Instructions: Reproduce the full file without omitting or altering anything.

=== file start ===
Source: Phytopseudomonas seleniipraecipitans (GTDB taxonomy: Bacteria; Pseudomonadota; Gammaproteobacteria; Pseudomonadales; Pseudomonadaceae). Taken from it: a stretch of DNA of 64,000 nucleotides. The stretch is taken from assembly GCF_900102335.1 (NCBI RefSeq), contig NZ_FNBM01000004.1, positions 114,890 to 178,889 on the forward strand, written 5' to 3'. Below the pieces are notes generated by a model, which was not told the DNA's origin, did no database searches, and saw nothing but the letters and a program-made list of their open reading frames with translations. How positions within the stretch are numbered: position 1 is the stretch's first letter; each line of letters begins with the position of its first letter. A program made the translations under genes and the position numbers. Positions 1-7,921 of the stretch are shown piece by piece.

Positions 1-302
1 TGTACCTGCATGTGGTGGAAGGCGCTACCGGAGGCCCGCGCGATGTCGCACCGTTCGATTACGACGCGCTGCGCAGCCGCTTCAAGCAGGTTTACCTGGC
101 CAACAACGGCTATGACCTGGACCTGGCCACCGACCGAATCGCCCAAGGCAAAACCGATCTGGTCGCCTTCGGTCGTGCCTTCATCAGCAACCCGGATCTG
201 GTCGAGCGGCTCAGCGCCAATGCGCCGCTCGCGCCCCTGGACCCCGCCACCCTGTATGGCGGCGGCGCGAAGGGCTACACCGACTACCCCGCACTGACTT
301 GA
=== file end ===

Source: Phytopseudomonas seleniipraecipitans (GTDB taxonomy: Bacteria; Pseudomonadota; Gammaproteobacteria; Pseudomonadales; Pseudomonadaceae). Taken from it: a stretch of DNA of 64,000 nucleotides. The stretch is taken from assembly GCF_900102335.1 (NCBI RefSeq), contig NZ_FNBM01000004.1, positions 114,890 to 178,889 on the forward strand, written 5' to 3'. Below the pieces are notes generated by a model, which was not told the DNA's origin, did no database searches, and saw nothing but the letters and a program-made list of their open reading frames with translations. How positions within the stretch are numbered: position 1 is the stretch's first letter; each line of letters begins with the position of its first letter. A program made the translations under genes and the position numbers. Positions 1-7,921 of the stretch are shown piece by piece.

Positions 1-302
1 TGTACCTGCATGTGGTGGAAGGCGCTACCGGAGGCCCGCGCGATGTCGCACCGTTCGATTACGACGCGCTGCGCAGCCGCTTCAAGCAGGTTTACCTGGC
101 CAACAACGGCTATGACCTGGACCTGGCCACCGACCGAATCGCCCAAGGCAAAACCGATCTGGTCGCCTTCGGTCGTGCCTTCATCAGCAACCCGGATCTG
201 GTCGAGCGGCTCAGCGCCAATGCGCCGCTCGCGCCCCTGGACCCCGCCACCCTGTATGGCGGCGGCGCGAAGGGCTACACCGACTACCCCGCACTGACTT
301 GA